Furthermore the lack of proper diagnosis and treatment of AIDS has led to a disproportionately high death rate among health care workers themselves, further undermining treatment. Deaths among health care workers increased 13-fold between 1980 and 1990 at one hospital in Zambia, largely due to the AIDS crisis.
In sharp contrast, death rates in the advanced capitalist countries of North America and Europe, where the AIDS epidemic began about the same time as in Africa, have dropped dramatically, especially since the introduction nearly five years ago of a class of drugs known as highly active antiretroviral therapy. While not a cure, these drugs reduce the blood count of HIV to undetectable levels.
In Canada deaths from AIDS have fallen more than seven-fold between 1995 and 1999. In the United States the death rate from AIDS has fallen by more than half. However, it has fallen at an even greater rate among those with access to highly active antiretroviral therapy, while increasing for those without access.
The cost of these medications has blocked their use for millions of HIV-infected people in sub-Saharan Africa and other parts of the world. The average cost of the three-drug cocktail is $17,000 a year, not to mention the very advanced level of health care needed to administer the drugs and provide treatment for side effects. In many countries, the provision of antiretroviral drugs at current prices would cost more than their entire gross national product.
Moreover, drug companies and the US government have blocked countries from producing generic versions. When in 1997 South Africa passed a law for compulsory licensing of the medication, 30 drug companies in South Africa, Europe and the US filed suit and the Clinton administration threatened trade sanctions. The dispute was only resolved earlier this year when the makers of AZT agreed to cut its price by 85 percent. During this time, the percentage of those infected rose from 12 percent to 20 percent. In the rest of sub-Saharan Africa, inexpensive antiretroviral therapy has only been made available in a handful of local studies.Three levels of care based on wealth
The report proposes three levels or packages of treatment: the essential, intermediate and advanced packages. The report recommends that each country adopt the package that it can afford. Only the advanced package contains the triple antiretroviral therapy that has proven so effective in cutting the death rate in North America and Europe over the past few years.
The essential care and support package is limited to:
* Voluntary HIV counseling and testing
* Psychosocial support for HIV-positive people and their families
* Palliative (that is care without curing) care and treatment for pneumonia, oral thrush, vaginal candidiasis and pulmonary tuberculosis (DOTS)
* Prevention of infections with cotrimoxazole prophylaxis for symptomatic HIV-positive people
* Official recognition and facilitation of community activities that reduce the impact of HIV infection
Even if these measures were implemented in full in sub-Saharan Africa—no small feat since most countries could not afford them—at best they would reduce the rate of new infections, but would do nothing to save the lives of millions already infected with HIV/AIDS.
After Uganda implemented a strong prevention campaign, prevalence rates were brought down from 14 percent at their peak to about 8 percent. Zambia is also showing signs that HIV/AIDS prevalence rates may have peaked and are now being brought down by prevention campaigns.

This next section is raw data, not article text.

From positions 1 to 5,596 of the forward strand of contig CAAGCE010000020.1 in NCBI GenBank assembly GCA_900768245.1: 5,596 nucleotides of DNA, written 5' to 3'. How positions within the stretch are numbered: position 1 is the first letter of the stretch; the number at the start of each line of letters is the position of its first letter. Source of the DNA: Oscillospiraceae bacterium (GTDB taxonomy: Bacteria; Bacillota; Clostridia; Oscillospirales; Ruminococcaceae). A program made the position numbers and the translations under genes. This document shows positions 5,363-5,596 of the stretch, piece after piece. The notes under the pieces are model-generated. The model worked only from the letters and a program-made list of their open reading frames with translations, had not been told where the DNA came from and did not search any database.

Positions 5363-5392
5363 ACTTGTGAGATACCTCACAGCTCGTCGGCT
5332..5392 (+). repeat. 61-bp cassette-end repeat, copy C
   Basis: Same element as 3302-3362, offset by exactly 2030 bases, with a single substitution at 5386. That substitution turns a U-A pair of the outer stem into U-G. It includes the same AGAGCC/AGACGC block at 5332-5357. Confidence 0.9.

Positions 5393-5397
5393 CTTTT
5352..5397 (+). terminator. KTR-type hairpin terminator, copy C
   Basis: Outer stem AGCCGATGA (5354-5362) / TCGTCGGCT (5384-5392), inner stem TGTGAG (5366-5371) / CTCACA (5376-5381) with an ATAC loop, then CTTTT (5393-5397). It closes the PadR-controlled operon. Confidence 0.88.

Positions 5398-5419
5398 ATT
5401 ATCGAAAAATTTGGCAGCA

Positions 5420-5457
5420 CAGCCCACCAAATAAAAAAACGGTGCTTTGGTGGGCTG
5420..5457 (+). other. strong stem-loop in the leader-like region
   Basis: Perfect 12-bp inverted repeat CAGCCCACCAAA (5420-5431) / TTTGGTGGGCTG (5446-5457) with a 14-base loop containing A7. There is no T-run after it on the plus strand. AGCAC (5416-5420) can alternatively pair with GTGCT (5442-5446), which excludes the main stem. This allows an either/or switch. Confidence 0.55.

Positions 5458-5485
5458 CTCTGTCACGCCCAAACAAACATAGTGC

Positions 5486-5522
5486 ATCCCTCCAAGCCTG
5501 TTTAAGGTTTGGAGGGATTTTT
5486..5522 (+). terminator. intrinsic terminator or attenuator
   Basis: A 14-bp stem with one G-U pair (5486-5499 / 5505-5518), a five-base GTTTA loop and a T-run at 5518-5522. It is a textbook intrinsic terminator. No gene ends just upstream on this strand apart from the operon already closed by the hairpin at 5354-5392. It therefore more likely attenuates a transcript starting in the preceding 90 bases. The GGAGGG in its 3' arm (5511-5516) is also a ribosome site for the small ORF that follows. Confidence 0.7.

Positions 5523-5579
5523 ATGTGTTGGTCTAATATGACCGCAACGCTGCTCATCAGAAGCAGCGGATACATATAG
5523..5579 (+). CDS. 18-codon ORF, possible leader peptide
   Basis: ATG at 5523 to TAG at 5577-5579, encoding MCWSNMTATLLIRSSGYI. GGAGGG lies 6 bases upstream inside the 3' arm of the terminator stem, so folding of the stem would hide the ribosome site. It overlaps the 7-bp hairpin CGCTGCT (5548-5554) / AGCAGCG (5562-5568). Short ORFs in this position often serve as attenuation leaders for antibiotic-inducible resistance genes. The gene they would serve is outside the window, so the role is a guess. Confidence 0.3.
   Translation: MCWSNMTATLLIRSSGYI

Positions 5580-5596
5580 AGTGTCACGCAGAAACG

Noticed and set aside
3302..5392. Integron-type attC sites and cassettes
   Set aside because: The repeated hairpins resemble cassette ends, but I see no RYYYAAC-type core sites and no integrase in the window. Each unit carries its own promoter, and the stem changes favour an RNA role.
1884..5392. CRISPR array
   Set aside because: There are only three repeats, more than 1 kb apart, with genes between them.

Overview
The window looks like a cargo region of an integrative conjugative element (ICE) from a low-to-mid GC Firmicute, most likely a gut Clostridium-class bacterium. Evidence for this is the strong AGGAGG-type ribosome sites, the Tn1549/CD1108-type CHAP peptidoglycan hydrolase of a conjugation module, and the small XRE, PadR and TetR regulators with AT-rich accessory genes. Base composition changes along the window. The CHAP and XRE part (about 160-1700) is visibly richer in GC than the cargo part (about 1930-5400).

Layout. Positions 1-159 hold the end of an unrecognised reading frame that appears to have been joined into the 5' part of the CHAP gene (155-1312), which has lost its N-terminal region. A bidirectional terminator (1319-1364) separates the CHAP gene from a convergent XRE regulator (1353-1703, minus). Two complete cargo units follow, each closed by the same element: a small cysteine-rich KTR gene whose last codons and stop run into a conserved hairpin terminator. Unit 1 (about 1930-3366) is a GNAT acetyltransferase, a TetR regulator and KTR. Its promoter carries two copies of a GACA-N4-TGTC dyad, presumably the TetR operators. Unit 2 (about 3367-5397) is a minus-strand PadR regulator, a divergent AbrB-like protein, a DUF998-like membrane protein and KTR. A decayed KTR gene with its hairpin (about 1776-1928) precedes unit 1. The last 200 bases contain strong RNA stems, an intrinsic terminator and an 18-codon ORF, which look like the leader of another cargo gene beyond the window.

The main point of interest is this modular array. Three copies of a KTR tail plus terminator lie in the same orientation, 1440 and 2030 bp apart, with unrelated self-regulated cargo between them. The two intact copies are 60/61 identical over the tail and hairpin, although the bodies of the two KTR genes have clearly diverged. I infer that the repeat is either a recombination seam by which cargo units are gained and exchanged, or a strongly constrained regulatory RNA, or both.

While such programs are necessary components of an effective strategy against AIDS, their basic premise is to rely on fear. The report admits that the decline in prevalence is mainly due the fact that a generation of young people has grown up seeing what AIDS has done to their parents and older siblings, and have decided to abstain from sexual relationships for a longer period of time.
Moreover, the essential package does not provide at all for the treatment of HIV-infected pregnant women to prevent transfer of the virus to newborn children. Last year over half a million children became infected with HIV in Africa, the vast bulk of whom were infected from their mothers and will die before they reach their teens.
For several years, a program of AZT given to the mother during pregnancy combined with cesarean birth and bottle-feeding has been proven highly effective in preventing mother-child transmission of HIV. Such a program costs $1,000 a month, far beyond the current resources of most sub-Saharan countries. Moreover, women in these areas do not have access either to baby formula or clean water with which to mix it.
Only in the final sections of the UN/WHO report is the cost of drugs and treatment even addressed. Page 81 of a 103-page report contains one sentence that says:
“The high costs of antiretroviral drugs, and the sophisticated medical facilities required to track patients' progress and monitor side effects, have been major stumbling blocks to access for the vast majority of people with HIV in the developing world.”
In fact, a study conducted by the London-based Panos AIDS Programme estimates that it would cost $60 billion a year at current prices to treat the 12 million people with HIV worldwide who would benefit from the drugs. In Zambia alone the cost would rise to $2.7 billion a year, or 76 percent of the country's gross national product.
Continuing on the theme that solutions to the crisis must arise at the local level, the report's proposals center on countries negotiating price discounts with the major drug producers and debt forgiveness. It cites several cases in which countries have obtained reduced drug prices for specific trials. For example, Uganda was able to obtain AZT at $4.34 for a daily dose, compared to the $10.12 price charged in the US. But even at the reduced price, the drug is still out of the reach of the vast majority of people suffering from AIDS.
The Panos report estimates that drug prices would have to be cut by 95 percent for them to become affordable to the vast majority of those infected.